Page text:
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Daniels v. Brennan

decided: October 17, 1989.

FRANK DANIELS, PLAINTIFF-APPELLANT,
v.
BERNARD J. BRENNAN, DEFENDANT-APPELLEE



Appeal from the United States District Court for the Northern District of Illinois, Eastern Division. No. 87 C 0737 -- Suzanne B. Conlon, Judge.

Cummings, Posner, and Kanne, Circuit Judges.

Author: Kanne

KANNE, Circuit Judge,

This appeal arises out of a dismissal of this case by the district court for plaintiff's want of prosecution. Plaintiff, Frank Daniels, raises three issues in this appeal. First, he asserts that the district court abused its discretion by allowing his attorney, Mr. Zuganelis, to withdraw as counsel of record. Second, he argues that the district court abused its discretion by sua sponte dismissing his case for lack of prosecution. Third, plaintiff claims that the district court abused its discretion by denying his postjudgment " pro se " motion for relief under Federal Rule of Civil Procedure 60(b).

"Withdrawal" of Counsel

Initially, we must address what is a fundamental and underlying misapprehension. Plaintiff contends that the district judge granted Mr. Zuganelis leave to withdraw as his counsel and that such action by the court constituted an abuse of discretion. The fact, however, is that Mr. Zuganelis never directed any "request" to the district court for leave to withdraw as plaintiff's counsel of record. On August 5, 1988, the following colloquy took place between plaintiff's counsel and Judge Conlon.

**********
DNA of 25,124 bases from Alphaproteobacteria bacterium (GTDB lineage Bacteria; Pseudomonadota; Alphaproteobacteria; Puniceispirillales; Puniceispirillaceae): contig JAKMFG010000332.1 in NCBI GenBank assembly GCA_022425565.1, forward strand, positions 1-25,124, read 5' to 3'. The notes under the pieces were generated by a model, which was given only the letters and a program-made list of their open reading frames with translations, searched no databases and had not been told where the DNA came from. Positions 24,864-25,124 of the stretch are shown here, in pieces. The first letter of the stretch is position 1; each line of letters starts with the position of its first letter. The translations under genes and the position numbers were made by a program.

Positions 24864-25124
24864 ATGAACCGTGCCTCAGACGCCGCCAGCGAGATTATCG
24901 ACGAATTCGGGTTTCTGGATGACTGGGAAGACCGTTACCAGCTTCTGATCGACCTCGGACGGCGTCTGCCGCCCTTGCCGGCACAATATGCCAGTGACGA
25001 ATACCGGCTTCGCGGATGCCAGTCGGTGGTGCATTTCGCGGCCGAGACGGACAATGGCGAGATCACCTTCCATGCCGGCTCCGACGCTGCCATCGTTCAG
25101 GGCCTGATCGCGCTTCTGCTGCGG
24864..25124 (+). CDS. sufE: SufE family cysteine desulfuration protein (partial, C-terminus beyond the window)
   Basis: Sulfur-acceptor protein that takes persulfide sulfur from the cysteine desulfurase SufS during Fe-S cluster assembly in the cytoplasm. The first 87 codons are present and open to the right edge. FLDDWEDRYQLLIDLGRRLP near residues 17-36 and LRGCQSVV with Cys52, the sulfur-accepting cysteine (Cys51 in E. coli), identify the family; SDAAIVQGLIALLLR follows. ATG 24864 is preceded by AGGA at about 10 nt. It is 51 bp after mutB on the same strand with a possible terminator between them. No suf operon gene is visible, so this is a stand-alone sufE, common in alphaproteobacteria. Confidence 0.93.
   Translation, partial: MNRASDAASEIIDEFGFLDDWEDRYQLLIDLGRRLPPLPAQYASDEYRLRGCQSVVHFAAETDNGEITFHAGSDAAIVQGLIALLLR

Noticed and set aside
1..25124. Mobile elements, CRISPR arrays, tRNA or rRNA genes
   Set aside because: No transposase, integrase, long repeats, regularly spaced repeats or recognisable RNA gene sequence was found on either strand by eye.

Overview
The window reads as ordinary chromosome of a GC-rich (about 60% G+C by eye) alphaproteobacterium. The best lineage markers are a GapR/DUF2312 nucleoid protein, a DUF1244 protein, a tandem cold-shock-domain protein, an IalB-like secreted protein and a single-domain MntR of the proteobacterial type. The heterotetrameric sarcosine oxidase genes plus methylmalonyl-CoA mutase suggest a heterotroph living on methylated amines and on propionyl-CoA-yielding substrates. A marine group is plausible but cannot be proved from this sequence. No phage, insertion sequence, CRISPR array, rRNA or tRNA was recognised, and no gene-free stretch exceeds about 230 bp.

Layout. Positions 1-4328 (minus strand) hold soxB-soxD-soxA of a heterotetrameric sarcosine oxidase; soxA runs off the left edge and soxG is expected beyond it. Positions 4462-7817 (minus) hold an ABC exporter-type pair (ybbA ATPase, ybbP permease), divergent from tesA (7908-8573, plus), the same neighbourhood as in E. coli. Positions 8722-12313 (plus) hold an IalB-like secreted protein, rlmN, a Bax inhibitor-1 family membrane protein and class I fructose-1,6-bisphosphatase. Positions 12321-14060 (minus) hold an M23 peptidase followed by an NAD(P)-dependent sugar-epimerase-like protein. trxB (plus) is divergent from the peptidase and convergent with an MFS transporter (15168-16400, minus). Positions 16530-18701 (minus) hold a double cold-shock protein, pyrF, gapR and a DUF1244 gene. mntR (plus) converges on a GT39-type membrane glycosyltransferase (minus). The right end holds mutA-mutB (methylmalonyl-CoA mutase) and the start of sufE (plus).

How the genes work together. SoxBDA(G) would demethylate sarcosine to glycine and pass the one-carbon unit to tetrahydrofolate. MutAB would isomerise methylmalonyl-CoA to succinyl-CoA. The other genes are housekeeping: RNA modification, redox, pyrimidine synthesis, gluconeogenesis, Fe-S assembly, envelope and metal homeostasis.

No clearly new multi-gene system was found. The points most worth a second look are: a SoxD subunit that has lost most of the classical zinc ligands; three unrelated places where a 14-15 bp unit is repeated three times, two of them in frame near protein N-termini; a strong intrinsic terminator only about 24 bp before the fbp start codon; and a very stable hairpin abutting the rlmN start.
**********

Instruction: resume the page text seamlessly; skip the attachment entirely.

MR. ZUGANELIS: Good morning, your Honor.

THE COURT: Good morning.

MR. ZUGANELIS: George Zuganelis, Z-U-G-A-N-E-L-I-S, on behalf of the plaintiff. And this is the last time I will be here on behalf the plaintiff, your Honor.

THE COURT: Yes.

MS. ZOGAS: Good morning, your Honor. Sharon Zogas, Assistant Corporation Counsel, representing the defendant officer.

THE COURT: Good morning.

I am afraid I do know the status of this case. On April 29th I entered an order at a status hearing. The pretrial order was to be filed, let me see, at a pretrial conference on July 19th. That pretrial conference had to be canceled because no pretrial order was prepared.

On July 19th, we entered an order giving you a little more than two weeks to prepare the pretrial order. The pretrial order is due today, and as I understand it you don't have a pretrial order.

MR. ZUGANELIS: I have been fired by my client, your Honor, and I told my client I would come in and ask for an extension of time so his new lawyer could prepare the pretrial order.

THE COURT: Is your client here today?

MR. ZUGANELIS: No, he is not, your Honor. THE COURT: Well, I have no alternative under the circumstances, because you have not -- and apparently have not been able to because of lack of client cooperation, I don't know -- but I am going to dismiss the case for want of prosecution.

I'll tell you, I will entertain a motion to reinstate, but only if within the next two weeks the plaintiff produces the pretrial order and is ready for trial. This is not factually complex ...


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